he results of the elections to four states and one Union Territory on May 2, as the seat figures demonstrate, are a resounding rejection of the BJP’s brand of politics so aggressively championed by its sole leader and Prime Minister Narendra Modi, and Union Home Minister Amit Shah. The biggest takeaway of the polls is the spectacular victory of Mamata Banerjee-led Trinamool Congress which has restricted the BJP’s score to a double digit figure. The lead secured by the Trinamool indicates it is a victor on its own right.
Unfortunately for the BJP, the Trinamool reached the mark Amit Shah had bragged during electioneering his party would confidently achieve. Opposition politicians across the country have hailed Mamata Banerjee for inflicting a crushing defeat on the BJP thereby breaking the wheels of the party’s juggernaut. Bengal has rejected the politics of communal polarization so aggressively marketed by the Modi-Shah duo throughout the eight-phase polling. The BJP leadership sought to divide the people by repeatedly threatening that if voted to power it would implement NRC and CAA directed against the Moslem population. The results indicate the attempted polarization has not only led to a consolidation of minority votes for the ruling Trinamool, but the majority Hindoos seem to have smelt danger in the BJP’s pitch for dividing them into lower and upper castes. Bengal results also proved that Hindoos across the country did not feel threatened about their existence and therefore did not require shelter under the Hindootva umbrella opened by the BJP. Although Modi and Shah put their complete armoury to use in Bengal, yet they came a cropper, a poor one at that.
The only glitch was the personal defeat of Mamata from Nandigram constituency against Suvendu Adhikari. While her former constituency, Bhawanipore, has elected a lesser known Trinamool candidate, the discredit of losing her own election should go to Mamata alone. She being the sole leader and campaigner for her party, should not have fallen into the trap of a challenge. Instead of leaving her safe seat and obviously getting trapped, she should have retained her old seat and sent some other TMC heavyweight to battle against Suvendu. An old saying that goes, ‘choose your battles (in politics) carefully’ seems absolutely befitting for her in this event.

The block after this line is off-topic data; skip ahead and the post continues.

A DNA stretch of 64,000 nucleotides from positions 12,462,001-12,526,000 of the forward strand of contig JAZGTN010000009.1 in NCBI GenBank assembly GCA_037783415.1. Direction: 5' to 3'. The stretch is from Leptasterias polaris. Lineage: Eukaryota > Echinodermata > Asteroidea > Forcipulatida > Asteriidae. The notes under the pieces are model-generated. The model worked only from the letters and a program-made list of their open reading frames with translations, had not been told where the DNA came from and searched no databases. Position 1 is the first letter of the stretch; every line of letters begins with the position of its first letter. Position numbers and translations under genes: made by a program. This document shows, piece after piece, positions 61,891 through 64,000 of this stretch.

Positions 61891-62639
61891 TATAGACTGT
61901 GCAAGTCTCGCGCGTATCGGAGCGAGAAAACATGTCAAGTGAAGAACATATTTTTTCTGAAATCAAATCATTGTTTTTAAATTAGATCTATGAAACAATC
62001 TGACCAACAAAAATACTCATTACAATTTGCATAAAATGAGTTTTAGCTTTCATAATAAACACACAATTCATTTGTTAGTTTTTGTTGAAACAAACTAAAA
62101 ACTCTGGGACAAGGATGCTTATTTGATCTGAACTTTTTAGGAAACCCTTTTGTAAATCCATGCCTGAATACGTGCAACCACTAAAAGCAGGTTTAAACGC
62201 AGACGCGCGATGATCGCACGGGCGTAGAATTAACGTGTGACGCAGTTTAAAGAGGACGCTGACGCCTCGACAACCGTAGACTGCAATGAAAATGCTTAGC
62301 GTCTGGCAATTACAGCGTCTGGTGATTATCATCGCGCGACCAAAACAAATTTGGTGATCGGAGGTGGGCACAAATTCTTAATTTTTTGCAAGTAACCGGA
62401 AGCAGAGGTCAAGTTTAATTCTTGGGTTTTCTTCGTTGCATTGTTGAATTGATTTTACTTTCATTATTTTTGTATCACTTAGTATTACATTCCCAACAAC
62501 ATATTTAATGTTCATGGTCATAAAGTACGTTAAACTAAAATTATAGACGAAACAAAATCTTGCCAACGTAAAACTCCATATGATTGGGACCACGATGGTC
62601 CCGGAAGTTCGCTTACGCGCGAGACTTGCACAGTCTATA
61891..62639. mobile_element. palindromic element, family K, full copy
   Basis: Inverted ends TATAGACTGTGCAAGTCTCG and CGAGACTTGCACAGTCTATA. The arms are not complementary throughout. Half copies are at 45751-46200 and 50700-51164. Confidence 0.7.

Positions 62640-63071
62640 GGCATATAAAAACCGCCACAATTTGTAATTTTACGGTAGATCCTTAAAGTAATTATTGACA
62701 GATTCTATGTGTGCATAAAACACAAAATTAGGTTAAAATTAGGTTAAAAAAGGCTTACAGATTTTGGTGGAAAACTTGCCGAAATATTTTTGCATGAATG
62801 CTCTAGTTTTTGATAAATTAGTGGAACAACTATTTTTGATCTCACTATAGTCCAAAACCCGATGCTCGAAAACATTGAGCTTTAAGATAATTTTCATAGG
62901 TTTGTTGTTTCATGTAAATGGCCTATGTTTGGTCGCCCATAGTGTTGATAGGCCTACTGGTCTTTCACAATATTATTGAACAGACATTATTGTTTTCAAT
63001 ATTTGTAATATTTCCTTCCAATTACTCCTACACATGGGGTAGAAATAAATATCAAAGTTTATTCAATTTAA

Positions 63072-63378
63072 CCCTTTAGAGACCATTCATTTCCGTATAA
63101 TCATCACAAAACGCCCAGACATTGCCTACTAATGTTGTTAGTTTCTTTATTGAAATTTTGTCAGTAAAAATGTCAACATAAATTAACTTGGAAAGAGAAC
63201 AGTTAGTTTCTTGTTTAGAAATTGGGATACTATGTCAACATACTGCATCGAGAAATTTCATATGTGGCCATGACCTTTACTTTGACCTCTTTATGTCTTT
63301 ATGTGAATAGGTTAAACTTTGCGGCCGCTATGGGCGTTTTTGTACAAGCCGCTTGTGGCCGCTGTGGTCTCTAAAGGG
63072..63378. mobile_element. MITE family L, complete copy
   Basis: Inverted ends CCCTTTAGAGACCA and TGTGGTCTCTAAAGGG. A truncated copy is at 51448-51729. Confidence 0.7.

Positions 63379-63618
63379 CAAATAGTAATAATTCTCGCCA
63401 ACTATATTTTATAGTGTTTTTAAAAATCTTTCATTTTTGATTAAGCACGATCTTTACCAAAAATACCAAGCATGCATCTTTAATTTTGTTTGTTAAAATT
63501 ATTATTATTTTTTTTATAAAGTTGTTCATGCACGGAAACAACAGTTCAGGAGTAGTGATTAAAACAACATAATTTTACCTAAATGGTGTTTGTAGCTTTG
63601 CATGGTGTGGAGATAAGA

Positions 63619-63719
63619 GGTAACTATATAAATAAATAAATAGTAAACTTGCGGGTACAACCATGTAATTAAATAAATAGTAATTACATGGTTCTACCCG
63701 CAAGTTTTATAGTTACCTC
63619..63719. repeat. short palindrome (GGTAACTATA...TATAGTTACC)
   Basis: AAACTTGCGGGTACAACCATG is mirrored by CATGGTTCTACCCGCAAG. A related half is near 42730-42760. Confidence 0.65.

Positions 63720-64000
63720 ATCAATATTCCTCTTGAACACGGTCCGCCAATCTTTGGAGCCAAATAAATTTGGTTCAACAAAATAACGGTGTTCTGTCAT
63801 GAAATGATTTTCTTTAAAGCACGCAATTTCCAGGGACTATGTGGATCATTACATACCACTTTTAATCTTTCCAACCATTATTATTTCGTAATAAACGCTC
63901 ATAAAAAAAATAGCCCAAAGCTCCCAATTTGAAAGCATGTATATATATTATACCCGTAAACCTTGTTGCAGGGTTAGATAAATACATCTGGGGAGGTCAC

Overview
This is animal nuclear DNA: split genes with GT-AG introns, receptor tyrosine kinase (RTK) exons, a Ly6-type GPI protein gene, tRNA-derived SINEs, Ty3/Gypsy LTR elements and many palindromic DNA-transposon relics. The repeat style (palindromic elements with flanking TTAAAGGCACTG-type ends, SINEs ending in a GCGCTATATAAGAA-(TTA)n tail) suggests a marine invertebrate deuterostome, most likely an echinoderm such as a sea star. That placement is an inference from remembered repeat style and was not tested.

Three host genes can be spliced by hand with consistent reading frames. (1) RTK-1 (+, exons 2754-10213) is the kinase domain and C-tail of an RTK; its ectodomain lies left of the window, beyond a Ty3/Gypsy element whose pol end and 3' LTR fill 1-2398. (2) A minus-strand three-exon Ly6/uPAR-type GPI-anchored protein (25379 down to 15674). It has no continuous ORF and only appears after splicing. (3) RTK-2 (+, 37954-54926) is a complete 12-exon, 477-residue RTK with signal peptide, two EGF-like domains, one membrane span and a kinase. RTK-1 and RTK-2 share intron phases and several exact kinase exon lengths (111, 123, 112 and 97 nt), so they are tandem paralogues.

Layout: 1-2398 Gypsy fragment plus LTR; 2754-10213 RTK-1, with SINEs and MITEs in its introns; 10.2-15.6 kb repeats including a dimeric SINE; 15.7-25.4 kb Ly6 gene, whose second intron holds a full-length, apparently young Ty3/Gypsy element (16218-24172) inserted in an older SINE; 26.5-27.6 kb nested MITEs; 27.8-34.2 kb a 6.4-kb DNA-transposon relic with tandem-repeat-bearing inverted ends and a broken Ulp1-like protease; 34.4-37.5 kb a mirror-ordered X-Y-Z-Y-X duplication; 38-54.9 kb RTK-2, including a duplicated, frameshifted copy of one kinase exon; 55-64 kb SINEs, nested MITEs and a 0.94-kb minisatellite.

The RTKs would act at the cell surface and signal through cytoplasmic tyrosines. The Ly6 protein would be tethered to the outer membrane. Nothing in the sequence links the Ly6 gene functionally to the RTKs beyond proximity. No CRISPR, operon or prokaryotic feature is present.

The narrative that only Modi could lead India has now fallen by the roadside not only in Bengal but also in Kerala and Tamil Nadu. The mauling of the leadership of the BJP in these three states opens a whole new chapter of Indian political narrative. When observed in the context of the BJP’s weak victories in Assam and Pondicherry, it is clear Modi is appreciated in only those places where the doddering Indian National Congress (INC) is the sole contender. Both these places, one a state and the other an Union Territory, have had no alternatives. Pondicherry had a breakaway faction of the INC as a regional outfit, All India NR Congress, with which the BJP was forced to tie the knot. Assam on the other hand, has no regional party worth the name while the INC, after the death of its former CM Tarun Gogoi due to Covid, was faceless.
The Dravida politics of Tamil Nadu is far beyond the realms of Modi-Shah duo to comprehend and master. BJP tying up with a dying horse, the AIADMK, sunk their boat in deep water.
Similarly, the Left Democratic Front (LDF) under Pinarayi Vijayan’s leadership in Kerala did what none of his predecessors had achieved. Kerala is historically known as a see saw state, changing between the LDF and the Congress-led United Democratic Front (UDF) every five years. This is the first time the LDF has won a second consecutive term and has added 8 more seats to its kitty. Here too, the BJP has become irrelevant without being able to win even a single seat. The INC has survived as only a cliff hanger.
The results of these state elections make it amply evident that there is a regional resurgence in India once again. The BJP is capable to handle only the INC. Both these national parties can be observed as losing their relevance very gradually but definitely.